Peter Baker of the New York Times writes that President Obama is doing things differently in his second term. The president is operating behind the scenes and employing stealth rather than public persuasion in the:
... “hidden hand” style of President Dwight D. Eisenhower, who often steered events behind the scenes without being public about his role.
It must be reassuring for the president and his vassals to imagine that it is that easy. That Eisenhower's methods can be copied and his accomplishments, duplicated. For one thing, the essence of Eisenhower's genius was that he played it so close that it was not until he was long out of office that anyone realized what he had been up to and came to admire his skills the way that Murray Kempton did, when in 1967, he wrote (in Esquire) that:
''Dwight Eisenhower was as indifferent as Calvin Coolidge, as absolute as Abraham Lincoln, more contained than John Kennedy, more serpentine than Lyndon Johnson, as hard to work for as Andrew Johnson.''
Eisenhower, one suspects, did not mind being judged by elite opinion as an amiable bumbler, a placeholder in the White House until a suitably liberal, activist replacement could be found, nominated, and elected. He did not need the psychic sustenance of an adoring press. He had, after all, organized and led the invasion of Europe so he knew he had some ability when it came to running big operations and making big decisions. And, having been in command of both George Patton and Bernard Montgomery, he knew something about handling robust personalities and the conflicts that spring up between them. He knew he was in charge and he was comfortable with the job. He was very long on self-confidence. Short on vanity. If the press (as it was called then) and the swell people wanted to think of him as an inarticulate, middle-brow ... well, he could not only live with that but make it work for him.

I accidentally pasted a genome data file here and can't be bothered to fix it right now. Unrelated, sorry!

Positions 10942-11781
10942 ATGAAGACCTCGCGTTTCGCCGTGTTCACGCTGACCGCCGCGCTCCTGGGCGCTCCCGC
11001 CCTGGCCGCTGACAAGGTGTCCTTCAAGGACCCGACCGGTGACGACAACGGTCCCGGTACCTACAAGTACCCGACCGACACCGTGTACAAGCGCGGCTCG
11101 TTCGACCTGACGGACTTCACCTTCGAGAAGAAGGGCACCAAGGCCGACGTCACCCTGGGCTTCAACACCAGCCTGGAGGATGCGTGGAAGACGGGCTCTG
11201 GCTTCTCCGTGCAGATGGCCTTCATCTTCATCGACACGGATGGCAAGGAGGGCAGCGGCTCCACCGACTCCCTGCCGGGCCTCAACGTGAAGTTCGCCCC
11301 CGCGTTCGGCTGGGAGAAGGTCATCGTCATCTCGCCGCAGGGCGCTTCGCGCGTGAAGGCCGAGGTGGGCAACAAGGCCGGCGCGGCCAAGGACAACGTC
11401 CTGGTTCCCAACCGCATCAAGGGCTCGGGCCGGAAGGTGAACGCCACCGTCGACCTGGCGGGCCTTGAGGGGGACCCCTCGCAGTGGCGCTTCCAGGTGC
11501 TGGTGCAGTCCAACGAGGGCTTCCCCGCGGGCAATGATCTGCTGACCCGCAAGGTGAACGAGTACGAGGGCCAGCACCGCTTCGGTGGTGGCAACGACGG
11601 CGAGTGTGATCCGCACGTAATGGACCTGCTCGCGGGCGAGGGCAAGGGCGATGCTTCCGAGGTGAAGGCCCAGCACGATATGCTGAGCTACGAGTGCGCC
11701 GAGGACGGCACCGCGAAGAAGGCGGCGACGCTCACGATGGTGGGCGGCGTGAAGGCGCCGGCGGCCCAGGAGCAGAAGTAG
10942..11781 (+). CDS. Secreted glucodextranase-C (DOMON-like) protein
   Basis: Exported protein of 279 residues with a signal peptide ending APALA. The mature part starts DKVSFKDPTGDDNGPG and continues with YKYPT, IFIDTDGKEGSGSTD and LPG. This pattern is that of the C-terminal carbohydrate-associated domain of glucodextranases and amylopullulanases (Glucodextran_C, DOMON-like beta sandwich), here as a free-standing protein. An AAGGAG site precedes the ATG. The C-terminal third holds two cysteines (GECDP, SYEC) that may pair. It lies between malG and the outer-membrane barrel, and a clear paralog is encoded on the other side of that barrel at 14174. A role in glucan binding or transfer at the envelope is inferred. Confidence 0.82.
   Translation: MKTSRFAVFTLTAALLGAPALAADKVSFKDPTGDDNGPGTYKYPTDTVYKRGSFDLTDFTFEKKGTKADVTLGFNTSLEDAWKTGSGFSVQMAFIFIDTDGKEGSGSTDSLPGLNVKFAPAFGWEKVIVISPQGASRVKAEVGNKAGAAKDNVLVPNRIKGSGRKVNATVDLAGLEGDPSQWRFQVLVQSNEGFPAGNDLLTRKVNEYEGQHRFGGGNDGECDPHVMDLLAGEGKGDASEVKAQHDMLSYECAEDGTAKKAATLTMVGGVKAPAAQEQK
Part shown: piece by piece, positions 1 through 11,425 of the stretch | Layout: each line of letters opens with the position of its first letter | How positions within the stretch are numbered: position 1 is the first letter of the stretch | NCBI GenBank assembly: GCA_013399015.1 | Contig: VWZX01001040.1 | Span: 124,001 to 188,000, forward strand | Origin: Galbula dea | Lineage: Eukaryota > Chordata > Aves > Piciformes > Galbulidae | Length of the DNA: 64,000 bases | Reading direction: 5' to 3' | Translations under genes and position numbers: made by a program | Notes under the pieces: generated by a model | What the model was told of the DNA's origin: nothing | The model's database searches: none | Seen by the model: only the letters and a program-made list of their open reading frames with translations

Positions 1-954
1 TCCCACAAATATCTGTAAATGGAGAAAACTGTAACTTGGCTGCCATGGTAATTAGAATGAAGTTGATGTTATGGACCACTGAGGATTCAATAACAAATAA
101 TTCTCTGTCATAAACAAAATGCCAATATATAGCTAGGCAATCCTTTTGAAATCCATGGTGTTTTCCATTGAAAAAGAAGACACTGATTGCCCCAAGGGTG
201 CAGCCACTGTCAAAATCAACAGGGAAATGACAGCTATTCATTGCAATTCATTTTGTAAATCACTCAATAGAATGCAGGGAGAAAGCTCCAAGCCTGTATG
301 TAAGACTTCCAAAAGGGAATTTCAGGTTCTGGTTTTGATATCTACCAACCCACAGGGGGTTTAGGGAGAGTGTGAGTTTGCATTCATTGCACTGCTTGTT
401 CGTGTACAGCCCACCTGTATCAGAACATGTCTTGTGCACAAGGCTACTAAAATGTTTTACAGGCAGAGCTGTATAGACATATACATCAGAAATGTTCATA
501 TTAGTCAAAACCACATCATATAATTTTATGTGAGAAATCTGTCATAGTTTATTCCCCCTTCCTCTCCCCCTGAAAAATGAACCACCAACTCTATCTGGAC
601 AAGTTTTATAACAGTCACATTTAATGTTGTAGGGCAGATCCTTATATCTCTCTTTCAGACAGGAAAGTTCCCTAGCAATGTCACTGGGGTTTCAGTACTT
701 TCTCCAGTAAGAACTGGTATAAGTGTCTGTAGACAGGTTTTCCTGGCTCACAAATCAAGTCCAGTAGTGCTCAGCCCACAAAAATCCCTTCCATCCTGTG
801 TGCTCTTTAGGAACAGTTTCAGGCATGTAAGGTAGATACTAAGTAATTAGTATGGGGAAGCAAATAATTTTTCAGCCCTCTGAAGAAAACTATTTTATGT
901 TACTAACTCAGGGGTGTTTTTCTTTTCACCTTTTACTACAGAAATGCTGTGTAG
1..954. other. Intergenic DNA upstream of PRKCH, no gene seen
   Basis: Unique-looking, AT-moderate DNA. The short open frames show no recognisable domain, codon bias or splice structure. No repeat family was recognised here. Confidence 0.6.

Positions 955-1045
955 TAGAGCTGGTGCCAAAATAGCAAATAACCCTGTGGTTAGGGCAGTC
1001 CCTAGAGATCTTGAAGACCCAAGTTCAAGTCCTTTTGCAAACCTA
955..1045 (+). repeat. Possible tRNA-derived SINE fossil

It probably comforts Obama's advisors and sycophants – and even the president, himself – to think that he can shed his narcissistic, rock star skin and become an Eisenhower. That he can learn something Eisenhower knew almost instinctively and that it has taken President Obama and his team a full term to learn. Namely, that:
"... if you’re talking about everything all the time, it’s harder for the public to distinguish the things that are most important."
It should be acknowledged, however, that President Obama is very much like Eisenhower in one regard.
They both like golf.